We get it; online shopping security isn’t the sexiest topic out there, but understanding a little about how to protect yourself could save you from the clutches of online fraud.
We’ve already seen record online spending this November and there’s likely more to come in December, which is why online shopping security is something we need to discuss.
Online shopping security and what’s waiting in the darkness
There’s a more sinister side to the web that most people hardly think about.
I’m referring to the threats waiting online.
Cybercriminals have become smarter and they’re using less sophisticated tools to perpetrate their acts.
Symantec’s 2017 Internet Security Threat Report states that cybercriminals are causing ‘unprecedented levels of disruption with relatively simple tools.’
It also shares that the average ransomware attack demands $1,077 per victim.
What you can do to protect yourself
While all seems bleak, there are ways to protect yourself.
In this blog post, I’ll share five tips on how to make online shopping security easy to manage.
You won’t need a degree or any special certification either because anyone is capable of learning and applying these tips.
1. The spot-check
HTTP stands for Hyper-text Transfer Protocol. It’s the foundation of the web and is the protocol used to transfer content across it.
For example, when you type the domain of a website into your browser and hit enter, the server hosting that website grabs the HTML files, images and other elements, and sends it to you using HTTP.
The problem with HTTP is that it’s not secure, and when it comes to online shopping security, you want to see an ‘S’ at the end of the HTTP.
Once you’ve established that the website is secured, the next step is to make sure that it stays that way on the checkout page.
This is important, as the checkout page is where you’re going to enter your credit card information. If the site is not secure (HTTP missing the ‘S’), something’s fishy and you shouldn’t proceed.
Doing so would be akin to shouting out your credit card number in a shopping mall and hoping no-one uses your details to go shopping.
2. Stay away from apps not available through trusted app stores
Downloading an app is the easiest thing in the world to do these days. What most people don’t know, is that downloading apps from random websites is a dangerous thing.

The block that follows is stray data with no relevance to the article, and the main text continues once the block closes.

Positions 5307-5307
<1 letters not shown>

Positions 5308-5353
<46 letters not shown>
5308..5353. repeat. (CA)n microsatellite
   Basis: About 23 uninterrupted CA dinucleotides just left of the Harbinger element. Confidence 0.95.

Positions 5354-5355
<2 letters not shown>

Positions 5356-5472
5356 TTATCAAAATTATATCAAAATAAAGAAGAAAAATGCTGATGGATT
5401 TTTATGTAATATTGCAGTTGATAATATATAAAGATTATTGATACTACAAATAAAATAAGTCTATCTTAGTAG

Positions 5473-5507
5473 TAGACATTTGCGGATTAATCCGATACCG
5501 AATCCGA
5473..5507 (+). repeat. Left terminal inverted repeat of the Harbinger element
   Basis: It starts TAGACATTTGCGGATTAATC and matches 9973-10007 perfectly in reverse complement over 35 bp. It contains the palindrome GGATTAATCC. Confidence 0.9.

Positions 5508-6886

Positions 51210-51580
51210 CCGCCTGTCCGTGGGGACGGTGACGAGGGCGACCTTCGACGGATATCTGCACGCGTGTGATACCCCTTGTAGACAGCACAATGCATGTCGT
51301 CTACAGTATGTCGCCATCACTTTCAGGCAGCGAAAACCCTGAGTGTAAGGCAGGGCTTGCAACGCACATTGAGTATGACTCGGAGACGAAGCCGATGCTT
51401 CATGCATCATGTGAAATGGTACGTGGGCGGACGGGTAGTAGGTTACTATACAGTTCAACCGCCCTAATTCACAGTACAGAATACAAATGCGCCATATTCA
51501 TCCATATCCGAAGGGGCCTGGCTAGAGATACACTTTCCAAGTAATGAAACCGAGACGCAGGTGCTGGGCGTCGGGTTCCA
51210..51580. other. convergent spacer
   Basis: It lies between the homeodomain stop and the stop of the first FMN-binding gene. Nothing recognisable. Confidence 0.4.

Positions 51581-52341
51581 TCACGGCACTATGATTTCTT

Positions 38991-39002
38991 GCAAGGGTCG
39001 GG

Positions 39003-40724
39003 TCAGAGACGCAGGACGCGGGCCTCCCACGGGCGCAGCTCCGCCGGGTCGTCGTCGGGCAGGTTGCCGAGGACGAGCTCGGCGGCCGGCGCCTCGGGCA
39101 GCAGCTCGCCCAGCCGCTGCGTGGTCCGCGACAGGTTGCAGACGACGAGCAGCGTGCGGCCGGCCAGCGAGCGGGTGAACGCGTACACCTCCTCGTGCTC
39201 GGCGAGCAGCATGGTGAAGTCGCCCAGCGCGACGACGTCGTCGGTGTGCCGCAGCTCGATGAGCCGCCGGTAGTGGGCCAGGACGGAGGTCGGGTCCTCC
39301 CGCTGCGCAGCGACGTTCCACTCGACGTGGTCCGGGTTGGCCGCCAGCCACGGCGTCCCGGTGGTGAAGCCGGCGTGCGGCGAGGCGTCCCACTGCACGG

While there have been instances of Apple Store apps being infected with malware, it’s a better practice to stay away from standalone websites offering app downloads.
This may be harder for Android users, because Android apps are less regulated and easier to install, but resist the urge.
3. Some deals really are too good to be true
While there will be a fair amount of sales over the festive season, keep an eye out for those that are just too good to pass on. They may just be attempts to steal your credit card information, or worse.
It doesn’t take much to build a website today, or get a free domain validated SSL certificate to make it look official.
As you visit websites with amazing offers this holiday season, exercise a little skepticism because it could save you a whole lot of money.
4. Keep your antivirus software updated
Antivirus software is a must, but it only works if you let it.
Ensure that your antivirus software updates take place daily and that you let it complete necessary scans.
If you’re skeptical about your current solution, we suggest you try Norton.
It works, and could be the last line of defense between your personal information and a hacker looking for a Christmas bonus.
5. Watch out for phishing emails
Phishing’s a big problem and has been for years.
This year, make sure you don’t fall for scams that involve amazingly low discounts that have been emailed to you.
Our rules for validating special email offers are as follows:
Check the sender’s email address
If the email doesn’t come from an email address you know, leave it be. Often, hackers and scammers send emails from free email accounts (Gmail and Yahoo!) with their special offers.
Don’t click on any attachment
Most email marketers know that attachments don’t help email marketing campaigns as they can make email delivery harder. Less delivered emails mean less sales.
Scammers often attach documents and other files which contain malware. As soon as the files are clicked on, the malware is let loose on your computer.
If you receive any emails with attached offers, delete them.
Vet the deal
If the deal looks like one that you can’t pass on, vet it by locating the company online and calling them to confirm the offer.
IMPORTANT: If the deal comes from a brand you don’t know or have never heard of, stay away. Unsolicited email (SPAM) is how most phishing scams originate.
This holiday, online shopping security is something all South Africans need to pay attention to. Unsecure and fake websites, crazy deals and fishy emails are likely to come your way, but if you pay attention to the tips shared in this blog post, you could save yourself from an unhappy holiday.
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